Kumar has raised a vital question: what about the inhuman dignities, injustices and cruelty inflicted on the Dalits in India by the higher castes over 2000 years.

Ambassador Surendra Kumar has spent a life time in the Foreign Services but during his years of diplomacy, he did not forget the issues that afflicted the people at home. This is too clear from a short volume he has come out titled, Who Should Say Sorry for Two Millennia of Injustices?

He has been provoked to write this article by Shashi Tharoor’s demand during his Oxford Union speech that the British should apologise to India for the enormous wrongs they had done to India during the 200 years of the colonial rule.

Surendra Kumar has raised the vital question to his own country: what about the inhuman dignities, injustices and cruelty inflicted on the Dalits in India by the higher castes over 2000 years of its history?

“Should not they own up social, economic, political is provoked by Shas and psychological deprivation they deliberately and systematically caused to them?” he bluntly asks.

He is rightly angry about what wrongs the higher castes in India have done to the lower castes. “High castes of the Hindu society, on the other hand, treated their own countrymen so inhumanly for so long – for no fault of theirs!” Also, “over the years, they created numerous political, social and religious dictums to perpetuate the slavery and subjugation of the low castes forever. For centuries, the lower castes had no right to property, no right to education; their sole purpose in life was to serve the higher castes and without protest.”

The low castes were condemned to live at the outskirts of villages and cities. They were not allowed to draw water from the common wells, nor could they pray in the temples built by higher castes. He adds: “This exploitative system was made hereditary, generation after generation must live in these humiliating conditions on account of their birth in low caste families.  What kind of debilitating and degrading psychological inferiority complex might have been caused in the low castes by this?”

He points out that the constitutional guarantees and affirmative action and various developmental schemes have resulted in some improvement in economic and social conditions of the Dalits, but a lot remains to be done.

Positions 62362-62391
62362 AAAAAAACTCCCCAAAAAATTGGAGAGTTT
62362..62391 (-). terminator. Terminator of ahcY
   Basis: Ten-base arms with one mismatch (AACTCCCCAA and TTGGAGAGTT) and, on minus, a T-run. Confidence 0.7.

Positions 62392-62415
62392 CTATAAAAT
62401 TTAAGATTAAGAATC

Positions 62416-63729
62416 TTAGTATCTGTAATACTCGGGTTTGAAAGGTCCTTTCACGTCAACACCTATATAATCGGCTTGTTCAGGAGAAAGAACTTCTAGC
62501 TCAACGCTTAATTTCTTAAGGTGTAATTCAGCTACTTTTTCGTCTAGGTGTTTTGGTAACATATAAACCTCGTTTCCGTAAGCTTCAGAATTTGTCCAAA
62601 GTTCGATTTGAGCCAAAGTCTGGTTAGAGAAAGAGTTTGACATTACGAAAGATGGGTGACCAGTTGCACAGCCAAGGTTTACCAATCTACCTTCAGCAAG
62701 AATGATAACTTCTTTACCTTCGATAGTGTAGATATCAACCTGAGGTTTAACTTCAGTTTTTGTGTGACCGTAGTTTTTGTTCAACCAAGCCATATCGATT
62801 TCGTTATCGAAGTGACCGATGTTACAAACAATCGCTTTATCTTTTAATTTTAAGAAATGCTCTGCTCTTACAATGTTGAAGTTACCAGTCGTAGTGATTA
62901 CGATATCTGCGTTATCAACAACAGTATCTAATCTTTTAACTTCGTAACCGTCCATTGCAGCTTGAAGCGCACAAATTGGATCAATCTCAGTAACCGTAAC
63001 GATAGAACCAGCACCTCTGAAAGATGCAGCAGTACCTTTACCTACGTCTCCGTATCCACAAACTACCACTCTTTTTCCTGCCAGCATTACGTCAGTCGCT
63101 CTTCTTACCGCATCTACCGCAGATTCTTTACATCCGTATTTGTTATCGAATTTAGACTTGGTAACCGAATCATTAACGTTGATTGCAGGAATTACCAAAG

He quotes: “Former Home Minister Chidambaram, to point out, had once told Parliament that there were more than 13,500 registered cases of physical assault on the Dalits in India in a single year.  As hardly one out of four cases gets registered, the actual number of assaults might be as high as 50,000!”

Who should say sorry for the injustice done to the low castes in India during the last 2,000 years? “The Upper Castes” is the writer’s answer.

Surendra Kumar’s instinct is right but he has written only on this vital question in a single article and in a couple of others on related issues. He should have spent more time to go into greater depth in a book rather than just touching on serious faultlines of the Indian society and the injustice done to a vast number of people over hundreds of years. Instead, the writer has written an odd combination of articles ranging from Baba Ramdev to Arvind, Kejriwal to Dr B.R. Ambedkar and Swami Vivekanand and music maestro Pandit Ravi Shankar.

Surendra Kumar has been a civil servant and has raised some other questions as: why should there be an irresistible lure of “babudom”, reservsation-cum-meritocracy and the stupidity of cut-off marks which worries the parents and students across the country.

The writer has strangely added two satirical articles at the end. They are: “Oh For A Kiss…” and “Mere Sunder Sapna Toot Gaya…”

May be in a country where humour is drying up, he thought he should add a light touch to his book. Luckily, the right to laugh is optional!

H.K. Dua is a former editor, ambassador, Member of Parliament and Media Advisor to Prime Minister. He is now Advisor in Observer Research Foundation (ORF).